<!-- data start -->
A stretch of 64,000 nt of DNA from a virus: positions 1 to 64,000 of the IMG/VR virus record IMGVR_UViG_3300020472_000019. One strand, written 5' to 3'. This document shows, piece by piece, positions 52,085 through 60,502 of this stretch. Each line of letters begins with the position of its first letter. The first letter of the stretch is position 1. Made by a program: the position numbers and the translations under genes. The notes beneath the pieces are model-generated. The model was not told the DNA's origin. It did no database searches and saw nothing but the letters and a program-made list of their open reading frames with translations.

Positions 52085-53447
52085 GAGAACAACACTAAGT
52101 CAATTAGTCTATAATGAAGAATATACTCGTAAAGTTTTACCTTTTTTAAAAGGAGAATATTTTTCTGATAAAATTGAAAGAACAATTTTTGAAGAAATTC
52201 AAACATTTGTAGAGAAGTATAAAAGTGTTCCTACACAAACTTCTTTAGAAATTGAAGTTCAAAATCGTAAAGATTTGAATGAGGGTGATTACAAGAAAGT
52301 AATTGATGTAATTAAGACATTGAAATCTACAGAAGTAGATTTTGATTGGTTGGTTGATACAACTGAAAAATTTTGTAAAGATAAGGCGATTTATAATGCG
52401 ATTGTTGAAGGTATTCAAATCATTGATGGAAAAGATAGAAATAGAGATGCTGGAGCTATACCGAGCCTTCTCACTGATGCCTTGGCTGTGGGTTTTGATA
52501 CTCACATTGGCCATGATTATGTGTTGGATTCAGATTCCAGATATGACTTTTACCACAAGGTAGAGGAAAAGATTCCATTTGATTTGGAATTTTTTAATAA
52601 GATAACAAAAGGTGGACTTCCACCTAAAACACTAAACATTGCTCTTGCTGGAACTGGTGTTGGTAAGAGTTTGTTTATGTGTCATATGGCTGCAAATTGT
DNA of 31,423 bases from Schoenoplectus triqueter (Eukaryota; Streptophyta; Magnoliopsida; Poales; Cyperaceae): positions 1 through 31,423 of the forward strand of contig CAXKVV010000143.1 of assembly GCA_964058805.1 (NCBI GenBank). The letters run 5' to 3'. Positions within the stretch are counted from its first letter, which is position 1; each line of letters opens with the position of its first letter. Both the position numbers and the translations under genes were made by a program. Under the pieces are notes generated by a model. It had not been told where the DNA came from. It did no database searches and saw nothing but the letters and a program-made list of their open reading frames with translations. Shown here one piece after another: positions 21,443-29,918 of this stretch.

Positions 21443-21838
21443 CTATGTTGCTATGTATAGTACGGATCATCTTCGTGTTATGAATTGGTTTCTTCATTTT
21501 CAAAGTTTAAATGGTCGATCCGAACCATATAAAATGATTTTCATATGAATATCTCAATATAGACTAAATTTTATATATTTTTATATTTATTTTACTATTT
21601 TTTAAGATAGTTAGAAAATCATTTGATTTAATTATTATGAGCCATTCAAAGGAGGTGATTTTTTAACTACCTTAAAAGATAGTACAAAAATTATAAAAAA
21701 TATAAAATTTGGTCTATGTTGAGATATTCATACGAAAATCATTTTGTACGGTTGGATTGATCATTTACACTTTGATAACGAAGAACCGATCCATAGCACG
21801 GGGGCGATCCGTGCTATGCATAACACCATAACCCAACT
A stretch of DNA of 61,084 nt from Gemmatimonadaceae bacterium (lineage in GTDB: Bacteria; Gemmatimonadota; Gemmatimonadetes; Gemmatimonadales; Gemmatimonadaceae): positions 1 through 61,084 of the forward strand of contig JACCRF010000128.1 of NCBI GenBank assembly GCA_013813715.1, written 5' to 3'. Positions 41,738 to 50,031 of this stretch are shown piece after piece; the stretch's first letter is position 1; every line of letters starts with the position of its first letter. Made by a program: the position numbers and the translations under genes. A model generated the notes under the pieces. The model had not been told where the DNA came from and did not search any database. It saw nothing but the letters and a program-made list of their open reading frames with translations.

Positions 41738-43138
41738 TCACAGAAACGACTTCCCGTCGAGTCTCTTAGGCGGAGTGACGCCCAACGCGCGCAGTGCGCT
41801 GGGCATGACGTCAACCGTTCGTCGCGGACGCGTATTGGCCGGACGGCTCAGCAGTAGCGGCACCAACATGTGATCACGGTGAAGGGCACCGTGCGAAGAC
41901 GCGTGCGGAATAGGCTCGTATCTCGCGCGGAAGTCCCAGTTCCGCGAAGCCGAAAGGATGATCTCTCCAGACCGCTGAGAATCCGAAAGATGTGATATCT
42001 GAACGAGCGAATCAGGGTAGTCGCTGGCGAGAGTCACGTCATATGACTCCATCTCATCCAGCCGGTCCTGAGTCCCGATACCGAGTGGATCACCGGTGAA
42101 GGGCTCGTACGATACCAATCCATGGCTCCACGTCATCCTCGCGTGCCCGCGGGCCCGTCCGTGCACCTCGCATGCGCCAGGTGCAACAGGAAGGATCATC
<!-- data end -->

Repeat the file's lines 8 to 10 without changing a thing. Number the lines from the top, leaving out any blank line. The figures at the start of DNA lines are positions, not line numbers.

52501 CTCACATTGGCCATGATTATGTGTTGGATTCAGATTCCAGATATGACTTTTACCACAAGGTAGAGGAAAAGATTCCATTTGATTTGGAATTTTTTAATAA
52601 GATAACAAAAGGTGGACTTCCACCTAAAACACTAAACATTGCTCTTGCTGGAACTGGTGTTGGTAAGAGTTTGTTTATGTGTCATATGGCTGCAAATTGT
DNA of 31,423 bases from Schoenoplectus triqueter (Eukaryota; Streptophyta; Magnoliopsida; Poales; Cyperaceae): positions 1 through 31,423 of the forward strand of contig CAXKVV010000143.1 of assembly GCA_964058805.1 (NCBI GenBank). The letters run 5' to 3'. Positions within the stretch are counted from its first letter, which is position 1; each line of letters opens with the position of its first letter. Both the position numbers and the translations under genes were made by a program. Under the pieces are notes generated by a model. It had not been told where the DNA came from. It did no database searches and saw nothing but the letters and a program-made list of their open reading frames with translations. Shown here one piece after another: positions 21,443-29,918 of this stretch.